There is a figure in white, standing, Christ-like by the water’s edge. It is not yet, 3.30 am. It is cold. The roofs of the cars are frosted. The water will be ice. I walk closer and peer down onto the beach as I kick the bar. One, two, three. It is a girl. A young student in pyjamas. She stands immobile, letting the water run over her soft soled shoes. Turning to continue my walk, my heart jolts when I look again and she has gone. Don’t make me go into the water, I plead. What to do. What to do. Do I intervene? I stop and look again. There she is. I hear the crunch of pebbles and watch her return to the Halls entrance. Her arms are bare. She shivers. Her hair is lank by the side of her face.

They seem immune to the cold. The young. I see them coming out of the clubs in the early hours, t-shirted or short-skirted. The girls skittering in heels.

My coffee is percolating and I stand at our living room window looking down onto the quadrangle below. The man with the basement floor flat is cutting his nails, letting the parings drop onto the pavement. A fastidious man, I think. He washes continually. It is always out with the sun, hanging from a line or  an airer. A welshie, he would call him. He works for the Welsh Books Council. A Welsh flag is suspended from a rod outside his door. I thought it was just for the football, but it is still there.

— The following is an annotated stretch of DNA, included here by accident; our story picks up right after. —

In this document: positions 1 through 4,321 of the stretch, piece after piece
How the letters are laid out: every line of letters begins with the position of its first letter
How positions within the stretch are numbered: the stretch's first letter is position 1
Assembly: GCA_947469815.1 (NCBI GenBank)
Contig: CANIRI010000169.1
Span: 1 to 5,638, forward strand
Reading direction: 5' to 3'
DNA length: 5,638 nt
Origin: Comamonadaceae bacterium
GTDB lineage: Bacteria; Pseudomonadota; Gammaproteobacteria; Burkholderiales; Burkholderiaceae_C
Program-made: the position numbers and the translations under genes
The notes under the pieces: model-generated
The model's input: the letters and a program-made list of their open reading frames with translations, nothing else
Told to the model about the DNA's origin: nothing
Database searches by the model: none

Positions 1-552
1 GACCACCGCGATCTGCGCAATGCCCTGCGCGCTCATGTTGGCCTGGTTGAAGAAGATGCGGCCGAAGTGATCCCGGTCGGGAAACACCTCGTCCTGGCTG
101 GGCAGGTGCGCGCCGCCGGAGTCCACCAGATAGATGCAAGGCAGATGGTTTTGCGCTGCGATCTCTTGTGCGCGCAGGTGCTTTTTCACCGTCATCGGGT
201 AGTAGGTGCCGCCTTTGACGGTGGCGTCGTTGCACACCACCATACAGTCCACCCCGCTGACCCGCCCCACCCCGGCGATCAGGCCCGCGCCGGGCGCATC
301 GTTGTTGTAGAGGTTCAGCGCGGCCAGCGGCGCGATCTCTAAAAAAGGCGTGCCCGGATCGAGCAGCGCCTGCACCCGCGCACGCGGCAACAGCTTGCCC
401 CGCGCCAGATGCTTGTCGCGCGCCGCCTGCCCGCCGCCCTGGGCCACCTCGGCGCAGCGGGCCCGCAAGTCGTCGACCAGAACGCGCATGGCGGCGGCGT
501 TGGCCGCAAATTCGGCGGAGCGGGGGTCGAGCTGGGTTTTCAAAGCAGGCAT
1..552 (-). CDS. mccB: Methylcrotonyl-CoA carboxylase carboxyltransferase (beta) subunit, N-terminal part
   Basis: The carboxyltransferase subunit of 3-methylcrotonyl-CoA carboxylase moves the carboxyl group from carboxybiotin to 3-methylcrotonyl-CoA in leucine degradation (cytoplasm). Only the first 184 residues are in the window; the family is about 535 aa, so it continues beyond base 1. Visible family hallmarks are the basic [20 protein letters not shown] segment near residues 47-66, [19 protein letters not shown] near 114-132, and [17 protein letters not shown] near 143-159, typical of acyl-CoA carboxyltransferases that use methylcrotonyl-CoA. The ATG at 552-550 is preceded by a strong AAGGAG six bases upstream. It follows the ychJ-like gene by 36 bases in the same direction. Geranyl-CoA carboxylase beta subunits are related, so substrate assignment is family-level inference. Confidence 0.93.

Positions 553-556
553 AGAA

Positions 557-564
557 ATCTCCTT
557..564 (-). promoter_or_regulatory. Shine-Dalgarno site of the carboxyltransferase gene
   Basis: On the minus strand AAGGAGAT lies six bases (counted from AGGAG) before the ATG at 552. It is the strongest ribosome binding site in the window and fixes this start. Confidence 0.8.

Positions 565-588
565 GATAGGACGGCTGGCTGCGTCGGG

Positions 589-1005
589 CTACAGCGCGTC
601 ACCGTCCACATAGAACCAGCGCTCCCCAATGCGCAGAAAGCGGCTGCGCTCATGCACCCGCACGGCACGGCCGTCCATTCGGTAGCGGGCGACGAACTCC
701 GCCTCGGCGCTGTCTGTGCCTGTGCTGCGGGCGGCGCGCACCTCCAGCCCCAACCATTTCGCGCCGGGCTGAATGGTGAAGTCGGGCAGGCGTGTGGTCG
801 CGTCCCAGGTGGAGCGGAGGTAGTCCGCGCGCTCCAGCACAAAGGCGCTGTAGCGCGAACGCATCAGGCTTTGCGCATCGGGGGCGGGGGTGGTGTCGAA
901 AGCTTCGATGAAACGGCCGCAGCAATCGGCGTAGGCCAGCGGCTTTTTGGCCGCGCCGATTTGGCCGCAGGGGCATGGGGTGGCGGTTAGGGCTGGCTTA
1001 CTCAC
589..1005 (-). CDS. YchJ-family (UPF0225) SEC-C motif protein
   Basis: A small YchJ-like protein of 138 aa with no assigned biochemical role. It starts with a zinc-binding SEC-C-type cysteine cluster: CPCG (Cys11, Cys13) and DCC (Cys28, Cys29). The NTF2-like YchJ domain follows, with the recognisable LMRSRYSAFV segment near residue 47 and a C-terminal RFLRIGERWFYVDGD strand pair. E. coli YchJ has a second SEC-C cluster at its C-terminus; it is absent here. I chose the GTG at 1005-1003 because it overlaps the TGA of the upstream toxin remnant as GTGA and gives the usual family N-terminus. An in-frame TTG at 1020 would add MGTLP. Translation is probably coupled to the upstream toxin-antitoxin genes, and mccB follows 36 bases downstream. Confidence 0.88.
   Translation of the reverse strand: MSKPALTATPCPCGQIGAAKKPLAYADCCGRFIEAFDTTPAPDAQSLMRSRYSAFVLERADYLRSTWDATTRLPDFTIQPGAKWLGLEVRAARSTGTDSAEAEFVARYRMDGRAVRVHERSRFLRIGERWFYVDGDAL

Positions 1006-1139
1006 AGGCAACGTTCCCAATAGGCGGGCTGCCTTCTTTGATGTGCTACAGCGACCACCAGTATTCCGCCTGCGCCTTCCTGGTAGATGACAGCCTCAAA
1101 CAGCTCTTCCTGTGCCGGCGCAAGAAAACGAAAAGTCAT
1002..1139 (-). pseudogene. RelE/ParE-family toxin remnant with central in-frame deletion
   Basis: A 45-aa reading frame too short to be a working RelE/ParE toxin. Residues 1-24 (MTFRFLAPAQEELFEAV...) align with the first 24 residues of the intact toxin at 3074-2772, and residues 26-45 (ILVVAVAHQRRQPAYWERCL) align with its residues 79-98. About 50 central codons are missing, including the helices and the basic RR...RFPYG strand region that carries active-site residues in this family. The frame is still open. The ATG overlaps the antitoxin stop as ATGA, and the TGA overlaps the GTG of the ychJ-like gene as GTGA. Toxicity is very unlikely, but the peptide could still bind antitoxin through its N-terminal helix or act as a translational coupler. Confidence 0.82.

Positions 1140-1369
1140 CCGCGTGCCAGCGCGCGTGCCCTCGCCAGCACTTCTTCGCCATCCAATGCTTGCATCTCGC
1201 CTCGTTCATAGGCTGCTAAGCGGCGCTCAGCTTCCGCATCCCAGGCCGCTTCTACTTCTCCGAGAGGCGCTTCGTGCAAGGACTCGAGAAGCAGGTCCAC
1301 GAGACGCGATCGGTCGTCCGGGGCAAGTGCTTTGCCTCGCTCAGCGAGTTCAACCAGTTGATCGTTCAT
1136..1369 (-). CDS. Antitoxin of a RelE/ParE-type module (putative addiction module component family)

Later I watch the cat, the one who lives in the ground floor flat above the welshie. They leave a window open for her. She jumps in and out with ease. I watch her pouncing on leaves, stalking flies. A pink label has recently been attached to her collar. She doesn’t wander far, is nervous. The children across the way play with her, she shows them her belly, sprawling, legs akimbo.

He came into the studio early. His hair, grey, was a mighty quiff, gelled sticky. His trousers were baggy and he wore over-sized walking boots. Nervous, edgy, he shook my hand. Water, I asked. No, thanks, he said, shaking a bottle, I have this. I asked what he’d come to talk about. Meteors, he said, meteors hitting the moon.


By Ellen Bell

Artist and writer currently living in Aberystwyth.